Palestine | Nur Masalha

Summary of: Palestine: A Four Thousand Year History
By: Nur Masalha


In this comprehensive and insightful summary of Nur Masalha’s book ‘Palestine: A Four Thousand Year History,’ we delve into the vast and intricate history of the region now understood as Palestine and Israel. This crucial piece of history tells the story of the Philistines, ancient civilizations, the origins of the names ‘Palestine’ and ‘Philistia,’ and their connection throughout history. We examine how the region was influenced by various empires and rulers, such as the Egyptian, Roman, and Byzantine, before the emergence of Islam and its transformative impact on the region.

Philistine Discoveries

The 2017 discovery of a Philistine graveyard near Ashkelon debunked the theory that Philistines were Aegean Sea pirates and proved that they were indigenous to the land. Five inscriptions found at the graveyard read “Peleset,” which is an early written form of Palestine. The existence of indigenous Philistines is supported by ancient texts such as an Egyptian text that describes the neighboring peoples against whom the Egyptians fought. This conflicts with the Biblical Cana’anite narrative and confirms that Cana’an is only a Biblical term used to describe Phoenicia. Philistia corresponds to modern-day Israel and Palestine and was the region directly to the south of Phoenicia. At the turn of the Iron Age, Philistines developed a sophisticated urban civilization and established extensive trade networks with Egypt, Phoenicia, and Arabia.

The Cultural History of Palestine

The region now known as Palestine has been home to various cultures and religions for over 1200 years, from the polytheistic trade-rich society described by the “Father of History” Herodotus, to the diverse mix of Greek, Aramaic, and Arabic-speaking practitioners of Christianity and Judaism, to the Roman administrators who expanded infrastructure and renamed cities, including Jerusalem which became “Aelia Capitolina.” Pomponius Mela and Philo were among the many historical figures who documented the shift in the region’s name from Syria Palaestina to Palestine. This name would go on to define the land between Lebanon and Egypt until the Islamic conquest in 637 AD.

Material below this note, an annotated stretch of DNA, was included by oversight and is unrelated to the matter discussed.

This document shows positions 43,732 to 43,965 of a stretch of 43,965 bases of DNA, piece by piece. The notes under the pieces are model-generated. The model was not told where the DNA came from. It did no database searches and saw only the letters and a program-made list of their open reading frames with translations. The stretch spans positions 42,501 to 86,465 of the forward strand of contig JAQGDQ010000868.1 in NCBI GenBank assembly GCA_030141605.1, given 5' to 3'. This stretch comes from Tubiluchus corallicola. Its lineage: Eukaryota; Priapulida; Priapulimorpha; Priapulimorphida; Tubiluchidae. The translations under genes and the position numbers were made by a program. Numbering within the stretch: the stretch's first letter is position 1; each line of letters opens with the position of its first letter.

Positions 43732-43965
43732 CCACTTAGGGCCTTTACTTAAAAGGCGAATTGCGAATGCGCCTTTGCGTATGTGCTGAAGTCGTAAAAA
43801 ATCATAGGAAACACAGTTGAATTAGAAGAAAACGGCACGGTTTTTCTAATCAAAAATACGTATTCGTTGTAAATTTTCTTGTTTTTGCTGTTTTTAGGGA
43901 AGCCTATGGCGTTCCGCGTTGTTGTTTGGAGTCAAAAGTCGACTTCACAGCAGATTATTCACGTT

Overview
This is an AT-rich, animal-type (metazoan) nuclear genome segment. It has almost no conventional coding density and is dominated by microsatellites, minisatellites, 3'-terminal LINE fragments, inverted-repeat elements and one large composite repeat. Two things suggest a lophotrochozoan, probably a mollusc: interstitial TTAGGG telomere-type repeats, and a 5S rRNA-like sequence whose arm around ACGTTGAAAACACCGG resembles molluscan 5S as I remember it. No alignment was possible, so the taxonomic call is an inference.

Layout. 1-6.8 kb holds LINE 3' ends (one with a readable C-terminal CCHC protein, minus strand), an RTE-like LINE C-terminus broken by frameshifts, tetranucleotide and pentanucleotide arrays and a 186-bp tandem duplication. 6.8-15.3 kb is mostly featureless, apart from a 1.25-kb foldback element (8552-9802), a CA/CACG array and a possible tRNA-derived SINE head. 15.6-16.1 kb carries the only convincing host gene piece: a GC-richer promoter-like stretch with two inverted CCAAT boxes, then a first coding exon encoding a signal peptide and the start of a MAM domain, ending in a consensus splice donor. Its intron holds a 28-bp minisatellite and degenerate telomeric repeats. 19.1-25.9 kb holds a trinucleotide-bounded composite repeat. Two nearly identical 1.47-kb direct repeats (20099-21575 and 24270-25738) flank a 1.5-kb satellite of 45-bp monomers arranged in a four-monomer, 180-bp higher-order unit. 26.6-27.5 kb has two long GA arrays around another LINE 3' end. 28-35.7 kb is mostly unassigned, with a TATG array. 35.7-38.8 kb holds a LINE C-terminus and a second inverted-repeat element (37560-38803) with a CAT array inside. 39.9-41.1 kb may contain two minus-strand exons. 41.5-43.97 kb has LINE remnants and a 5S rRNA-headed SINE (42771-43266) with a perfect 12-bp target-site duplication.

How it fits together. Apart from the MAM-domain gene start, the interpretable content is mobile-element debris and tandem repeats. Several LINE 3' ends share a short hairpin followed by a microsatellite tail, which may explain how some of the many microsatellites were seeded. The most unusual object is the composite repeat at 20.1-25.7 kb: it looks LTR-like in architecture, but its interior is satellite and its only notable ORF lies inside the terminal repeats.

Greater Palestine: The Cradle of Early Christianity

When Christianity became the Roman state religion, Palestine’s significance increased as the birthplace of Jesus and the core of Christianity. The now-Christian Byzantine Roman empire split Palestine into three administrative regions, which were united religiously, culturally, and politically until the Muslim period in the seventh century. Greater Palestine, including Caesarea Maritima, hosted a mix of religions, languages, and ethnicities and was famous for its great libraries and philosophical centers. Basic education widely available, even in villages, aimed to provide state and church structures with competent leaders. Palestine’s Arab population was also enlarged with Christian Arabs migrating from Yemen, who later ruled over the region centuries before Islam’s arrival.

The Impact of Muslim Conquest on Palestine

The Muslim conquest of Palestine had a profound impact on the region, cementing the use of Arabic language and resulting in the Islamization and Arabization of the mostly-Christian population. The transition to Arabic was relatively smooth due to its close relation to Aramaic, the most common language at the time. The Muslims’ religious and cultural tolerance allowed for intense urbanization, particularly in Jerusalem, resulting in the construction of grand religious monuments. Despite various Zionist narratives presenting early Muslim Palestine as a region in decline, the economy thrived, with exports such as olive oil, wine, soap, and glassware reaching Mediterranean and European markets. The Muslim conquest and the subsequent “Golden Age” of Islam helped Palestine become a technologically and culturally advanced region.

Palestine under Muslim Rule

Muslim rule restored in Palestine after legendary military commander Salah al-Din’s victory at the Battle of Hittin in 1187. Despite not being able to retake the coastal city of Acre, his descendants freed it from crusader rule in 1291. Ayyubids, who brought some vital administrative changes in Palestine, appointed Jerusalem as its capital city, which it maintained for the next 700 years. The Mamluk dynasty’s rule after the defeat of Mongol invaders in 1260 brought peace and a period of renaissance and construction in Jerusalem and other inland cities. The city’s famous white stone architecture flourished, many of which can still be seen today.

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